In a case that appears to be part of one of most anti-family agendas ever, a mom’s daycare for her own two children, and a few belonging to neighbors, has been closed after a former mayor complained he could see children in her yard while he was golfing.
The fight is being handled by the Institute for Justice, where Erica Smith Ewing, a senior attorney, charged, “Women have used their homes to care for their neighbors’ children for thousands of years and Bianca should be able to do so.
“If Bianca were babysitting her friends’ and neighbors’ kids for free, the city couldn’t do anything to stop her. There’s no reason they should be able to shut her down simply because she makes a living doing so.”
The case involves Bianci King, a single mom of two young children. She lost her job during COVID, and started a daycare for her own children, ages 2 and 4, and several children living in her neighborhood.
But the IJ explained, “On Feb. 9, city officials – citing concerns of a group of nearby golfers (including former Mayor Joe Bain) that they could hear and see children playing in her backyard – shut her down.”
Her lawsuit challenges a decision by Lakeway to use its zoning laws to shut her down, even though she already had a state license for her home day care.
“A victory for Bianca would set precedent that would help Texans throughout the state defend their right to earn an honest living in their own homes,” the IJ said.
“A former mayor’s desire to golf without seeing children’s toys outside any of the homes near the golf course does not defeat a single mother’s right to earn a living by caring for her neighbors’ children,” said IJ attorney Jared McClain. “Citizens of Lakeway have a right to earn a living, even if it isn’t ‘effectively undetectable’ by a neighbor.”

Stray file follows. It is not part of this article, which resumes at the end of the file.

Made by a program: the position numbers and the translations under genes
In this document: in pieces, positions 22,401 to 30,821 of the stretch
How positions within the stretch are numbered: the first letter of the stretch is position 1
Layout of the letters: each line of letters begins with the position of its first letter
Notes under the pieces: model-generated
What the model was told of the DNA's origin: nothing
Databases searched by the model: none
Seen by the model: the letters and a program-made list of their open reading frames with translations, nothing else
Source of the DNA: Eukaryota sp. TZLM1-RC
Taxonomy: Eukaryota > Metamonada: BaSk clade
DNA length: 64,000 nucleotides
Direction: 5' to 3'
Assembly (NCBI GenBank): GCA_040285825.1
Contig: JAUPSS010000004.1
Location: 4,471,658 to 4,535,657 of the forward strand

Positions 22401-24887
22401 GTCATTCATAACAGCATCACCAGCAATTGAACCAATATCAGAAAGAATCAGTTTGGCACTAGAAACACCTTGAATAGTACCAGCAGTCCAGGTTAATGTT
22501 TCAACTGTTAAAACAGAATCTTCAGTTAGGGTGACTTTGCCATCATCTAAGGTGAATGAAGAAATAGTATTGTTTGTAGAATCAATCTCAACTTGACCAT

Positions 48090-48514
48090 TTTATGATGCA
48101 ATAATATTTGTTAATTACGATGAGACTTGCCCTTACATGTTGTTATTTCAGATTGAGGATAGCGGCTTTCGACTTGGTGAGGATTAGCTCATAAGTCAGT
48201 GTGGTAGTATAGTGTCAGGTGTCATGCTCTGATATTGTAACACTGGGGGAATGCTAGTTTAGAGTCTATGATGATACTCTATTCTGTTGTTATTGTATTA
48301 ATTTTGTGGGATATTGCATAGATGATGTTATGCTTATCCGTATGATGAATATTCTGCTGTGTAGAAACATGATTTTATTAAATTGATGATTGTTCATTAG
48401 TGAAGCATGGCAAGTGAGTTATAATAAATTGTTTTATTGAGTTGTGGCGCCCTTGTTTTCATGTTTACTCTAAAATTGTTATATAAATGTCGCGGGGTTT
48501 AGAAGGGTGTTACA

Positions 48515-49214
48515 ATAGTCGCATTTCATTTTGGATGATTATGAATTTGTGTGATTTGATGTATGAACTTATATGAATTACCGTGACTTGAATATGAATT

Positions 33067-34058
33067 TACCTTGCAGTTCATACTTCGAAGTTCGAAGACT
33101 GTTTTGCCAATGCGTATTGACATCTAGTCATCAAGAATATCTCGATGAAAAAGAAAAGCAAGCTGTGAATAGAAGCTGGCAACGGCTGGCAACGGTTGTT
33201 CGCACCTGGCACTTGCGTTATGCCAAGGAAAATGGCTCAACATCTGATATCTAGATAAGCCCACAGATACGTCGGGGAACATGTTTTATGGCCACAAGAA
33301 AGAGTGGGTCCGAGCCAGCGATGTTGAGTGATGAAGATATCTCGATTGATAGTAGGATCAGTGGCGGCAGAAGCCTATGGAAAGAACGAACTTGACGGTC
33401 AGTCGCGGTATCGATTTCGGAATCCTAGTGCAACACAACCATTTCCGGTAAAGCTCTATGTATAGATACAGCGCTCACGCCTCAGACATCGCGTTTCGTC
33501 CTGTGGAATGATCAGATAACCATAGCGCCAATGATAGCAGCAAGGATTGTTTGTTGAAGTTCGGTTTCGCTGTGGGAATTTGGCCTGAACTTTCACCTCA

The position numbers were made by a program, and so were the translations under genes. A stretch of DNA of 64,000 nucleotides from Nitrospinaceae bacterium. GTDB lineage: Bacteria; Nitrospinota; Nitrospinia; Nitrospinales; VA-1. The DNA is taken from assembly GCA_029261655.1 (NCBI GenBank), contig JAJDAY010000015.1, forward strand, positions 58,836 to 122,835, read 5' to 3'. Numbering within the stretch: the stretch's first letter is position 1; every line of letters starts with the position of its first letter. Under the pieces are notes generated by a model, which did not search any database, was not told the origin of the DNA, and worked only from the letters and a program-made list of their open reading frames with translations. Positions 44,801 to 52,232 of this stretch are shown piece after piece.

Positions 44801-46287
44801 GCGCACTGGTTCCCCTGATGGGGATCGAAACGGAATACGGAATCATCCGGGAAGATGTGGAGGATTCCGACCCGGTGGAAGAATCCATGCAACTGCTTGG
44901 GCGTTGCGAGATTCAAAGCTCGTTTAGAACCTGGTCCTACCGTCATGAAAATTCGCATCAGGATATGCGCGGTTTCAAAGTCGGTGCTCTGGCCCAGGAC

King customers are all neighbors, who mostly bring their children over by walking them over in strollers. She watches only two to four children at a time.
But then a few months ago, the city demanded that she have a “home occupation permit.”
She applied for the permit, and when there was a hearing, Bain “was the only resident to speak out against Bianca’s business,” IJ reported. “He complained that toys were ‘fully visible from the golf course’ and that the sounds of children was interfering with his golf game.”
King’s yard backs up to the tee box at the 8th hole.
The commission rejected King’s request, and when she appealed to the city’s board of adjustments, her plan was endorsed by the current mayor, and her father, who told officials, “I will not apologize for giving my grandchildren a child playhouse.”
But the board also rejected her plan, cited “more complaints” from golfers.
And a commission member who voted against King admitted she was providing a service that the community needs.
IJ said it has “fought against similar laws that prevent individuals from using their homes to earn an honest living, such as the one in Nashville that is preventing a single father from using his garage as a recording studio and a widow from cutting her neighbors’ hair. Additionally, IJ is currently challenging other harmful zoning laws, such as the one being used to kick people out of their homes in Sierra Vista, Arizona, and the one that is threatening to put a small mechanic in Pasadena, Texas, out of business by requiring him to install 23 parking spaces he doesn’t need and can’t afford.”
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